YIELDS on the central bank’s term deposits inched higher on Wednesday as inflation in the US quickened further, strengthening the case for a rate hike by the Federal Reserve.
Demand for the term deposit facility (TDF)of the Bangko Sentral ng Pilipinas (BSP) reached P446.48 billion on Wednesday, higher than the P380-billion offer and also beating the P417.154 billion in bids seen a week earlier.
Broken down, the seven-day deposits fetched bids amounting to P185.754 billion, well above the P150-billion auctioned off by the BSP as well as the P161.403 billion seen last week.
Lenders asked for yields ranging from 1.7% to 2.1%, a narrower band than the 1.662% to 2.384% seen the previous week. This caused the average rate of the one-week paper to rise by 0.78 basis point (bp) to 1.9603% from 1.9525% previously.
Meanwhile, bids for the 14-day papers amounted to P260.726 billion, surpassing the P230-billion offering as well as the P255.751 billion in tenders a week ago.
Accepted rates were from 1.8% to 2.21%, narrower than the 1.706% to 2.384% range logged on March 9. With this, the average rate of the two-week term deposit increased by 2.54 bps to 2.0905% from 2.0651% in the prior auction.
The central bank has not offered 28-day term deposits for more than a year to give way to its weekly auction of securities with the same tenor.
The term deposits and the 28-day bills are used by the BSP to mop up excess liquidity in the financial system and to better guide market rates.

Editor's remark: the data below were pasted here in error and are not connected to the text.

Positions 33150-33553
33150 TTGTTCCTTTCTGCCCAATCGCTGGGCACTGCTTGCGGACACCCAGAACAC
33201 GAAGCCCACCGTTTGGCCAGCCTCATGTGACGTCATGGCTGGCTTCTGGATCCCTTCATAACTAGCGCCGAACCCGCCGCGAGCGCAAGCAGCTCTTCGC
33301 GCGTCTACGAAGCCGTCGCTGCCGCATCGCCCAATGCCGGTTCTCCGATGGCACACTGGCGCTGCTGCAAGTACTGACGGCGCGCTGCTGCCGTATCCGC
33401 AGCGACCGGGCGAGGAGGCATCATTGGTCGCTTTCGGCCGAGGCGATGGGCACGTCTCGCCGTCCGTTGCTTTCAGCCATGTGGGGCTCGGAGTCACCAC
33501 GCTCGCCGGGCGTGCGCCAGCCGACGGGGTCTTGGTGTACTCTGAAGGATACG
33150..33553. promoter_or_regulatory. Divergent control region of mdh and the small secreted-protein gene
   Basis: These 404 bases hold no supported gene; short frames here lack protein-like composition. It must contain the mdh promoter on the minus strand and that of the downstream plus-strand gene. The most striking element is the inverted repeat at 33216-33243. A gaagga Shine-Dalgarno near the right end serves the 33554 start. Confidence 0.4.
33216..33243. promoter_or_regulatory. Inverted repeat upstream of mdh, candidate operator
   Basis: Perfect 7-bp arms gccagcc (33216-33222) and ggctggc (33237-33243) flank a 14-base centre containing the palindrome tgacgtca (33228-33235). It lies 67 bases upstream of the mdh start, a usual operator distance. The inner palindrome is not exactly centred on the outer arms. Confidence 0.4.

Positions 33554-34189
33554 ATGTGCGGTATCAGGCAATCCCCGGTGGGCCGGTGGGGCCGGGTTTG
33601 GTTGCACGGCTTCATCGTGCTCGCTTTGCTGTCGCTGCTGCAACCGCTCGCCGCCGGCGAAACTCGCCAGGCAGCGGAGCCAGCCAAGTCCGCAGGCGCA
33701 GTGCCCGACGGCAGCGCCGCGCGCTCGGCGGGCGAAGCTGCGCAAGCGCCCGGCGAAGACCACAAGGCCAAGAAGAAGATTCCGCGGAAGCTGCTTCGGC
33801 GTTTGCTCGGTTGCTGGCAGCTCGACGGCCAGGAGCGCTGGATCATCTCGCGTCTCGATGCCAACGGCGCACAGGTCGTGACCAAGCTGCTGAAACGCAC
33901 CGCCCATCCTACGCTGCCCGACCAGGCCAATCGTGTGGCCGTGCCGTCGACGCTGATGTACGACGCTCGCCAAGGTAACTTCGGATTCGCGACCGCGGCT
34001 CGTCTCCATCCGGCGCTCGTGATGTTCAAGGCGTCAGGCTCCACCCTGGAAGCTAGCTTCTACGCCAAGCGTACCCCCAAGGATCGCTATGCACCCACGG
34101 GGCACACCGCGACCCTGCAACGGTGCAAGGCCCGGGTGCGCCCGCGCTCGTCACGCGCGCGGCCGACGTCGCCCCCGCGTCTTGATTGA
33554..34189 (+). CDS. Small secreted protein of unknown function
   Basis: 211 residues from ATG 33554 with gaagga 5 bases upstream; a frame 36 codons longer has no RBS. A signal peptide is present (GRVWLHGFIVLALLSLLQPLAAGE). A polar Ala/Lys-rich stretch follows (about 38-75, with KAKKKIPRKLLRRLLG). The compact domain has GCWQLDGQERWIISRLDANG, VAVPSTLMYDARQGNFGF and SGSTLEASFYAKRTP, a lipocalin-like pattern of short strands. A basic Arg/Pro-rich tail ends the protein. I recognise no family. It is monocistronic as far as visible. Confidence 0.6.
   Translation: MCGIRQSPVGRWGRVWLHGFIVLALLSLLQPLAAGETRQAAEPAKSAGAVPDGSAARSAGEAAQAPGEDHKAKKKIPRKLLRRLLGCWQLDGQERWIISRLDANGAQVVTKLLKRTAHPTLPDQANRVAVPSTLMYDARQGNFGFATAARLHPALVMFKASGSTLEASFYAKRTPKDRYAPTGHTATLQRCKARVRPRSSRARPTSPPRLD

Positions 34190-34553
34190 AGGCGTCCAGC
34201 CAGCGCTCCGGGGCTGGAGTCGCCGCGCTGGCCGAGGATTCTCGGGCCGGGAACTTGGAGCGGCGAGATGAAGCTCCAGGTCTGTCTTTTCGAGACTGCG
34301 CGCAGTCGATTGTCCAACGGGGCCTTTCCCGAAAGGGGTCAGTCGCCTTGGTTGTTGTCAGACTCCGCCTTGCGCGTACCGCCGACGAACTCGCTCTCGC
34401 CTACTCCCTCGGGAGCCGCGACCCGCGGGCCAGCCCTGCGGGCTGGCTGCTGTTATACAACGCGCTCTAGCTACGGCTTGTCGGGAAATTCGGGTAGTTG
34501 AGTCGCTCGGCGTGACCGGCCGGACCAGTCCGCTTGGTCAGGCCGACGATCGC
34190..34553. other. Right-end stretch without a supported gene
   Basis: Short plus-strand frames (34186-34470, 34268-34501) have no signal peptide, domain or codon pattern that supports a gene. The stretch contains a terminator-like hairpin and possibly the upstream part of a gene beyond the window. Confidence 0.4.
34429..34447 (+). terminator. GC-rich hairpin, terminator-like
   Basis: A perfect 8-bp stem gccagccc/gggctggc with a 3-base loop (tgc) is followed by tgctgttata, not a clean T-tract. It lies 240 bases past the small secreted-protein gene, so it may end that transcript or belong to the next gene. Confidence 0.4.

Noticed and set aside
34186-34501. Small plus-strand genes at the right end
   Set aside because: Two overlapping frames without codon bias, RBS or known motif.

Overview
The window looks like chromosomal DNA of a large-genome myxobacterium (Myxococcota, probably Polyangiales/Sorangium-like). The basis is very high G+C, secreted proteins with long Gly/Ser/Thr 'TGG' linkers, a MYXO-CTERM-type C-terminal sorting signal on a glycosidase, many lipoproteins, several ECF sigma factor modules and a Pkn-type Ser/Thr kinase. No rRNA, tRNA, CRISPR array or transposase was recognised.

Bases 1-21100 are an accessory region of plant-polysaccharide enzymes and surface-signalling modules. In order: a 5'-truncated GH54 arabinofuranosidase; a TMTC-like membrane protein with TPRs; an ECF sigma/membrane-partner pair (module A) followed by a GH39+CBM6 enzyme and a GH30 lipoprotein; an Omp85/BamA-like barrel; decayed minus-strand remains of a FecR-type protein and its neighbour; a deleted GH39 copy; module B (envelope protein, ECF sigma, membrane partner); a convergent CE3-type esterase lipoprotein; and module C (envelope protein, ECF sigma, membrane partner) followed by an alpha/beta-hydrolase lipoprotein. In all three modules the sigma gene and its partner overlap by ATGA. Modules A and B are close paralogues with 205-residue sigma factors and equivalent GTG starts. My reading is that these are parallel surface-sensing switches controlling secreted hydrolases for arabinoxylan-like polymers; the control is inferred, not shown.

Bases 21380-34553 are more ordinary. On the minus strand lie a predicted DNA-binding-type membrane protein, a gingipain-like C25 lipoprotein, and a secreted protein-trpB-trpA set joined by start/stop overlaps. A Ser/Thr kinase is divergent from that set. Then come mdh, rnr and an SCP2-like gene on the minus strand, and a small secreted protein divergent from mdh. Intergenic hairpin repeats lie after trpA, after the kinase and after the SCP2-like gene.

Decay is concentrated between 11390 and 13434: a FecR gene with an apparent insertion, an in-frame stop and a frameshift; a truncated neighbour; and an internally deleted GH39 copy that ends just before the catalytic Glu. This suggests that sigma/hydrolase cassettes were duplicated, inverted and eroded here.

“The results of the auction reflect the normalization of market conditions following the issuance of retail Treasury bonds (RTBs) amid investor concerns over global developments. Nevertheless, TDF rates remain low, supported by ample liquidity in the financial system,” BSP Deputy Governor Francisco G. Dakila, Jr. said in a statement.
The government raised P457.8 billion through its offering of five-year RTBs that were offered until early this month.
Meanwhile, Rizal Commercial Banking Corp. Chief Economist Michael L. Ricafort in a Viber message said the TDF fetched higher yields due to the four-decade high inflation in the US.
Reuters reported that the US consumer price index rose by 7.9% in February, mainly due to the faster increase in the prices of rent, food, and gasoline, based on data from the Labor department. This is the quickest pace since January 1982 and is nearly four times the 2% target by the US Federal Reserve.
Meanwhile, the US producer price index rose by 10% for the second straight month in February, data released on Wednesday showed.
The Federal Open Market Committee is meeting from Wednesday to Thursday and is expected to increase interest rates from near zero for the first time since the pandemic began in order to quell rising inflation. — Luz Wendy T. Noble with Reuters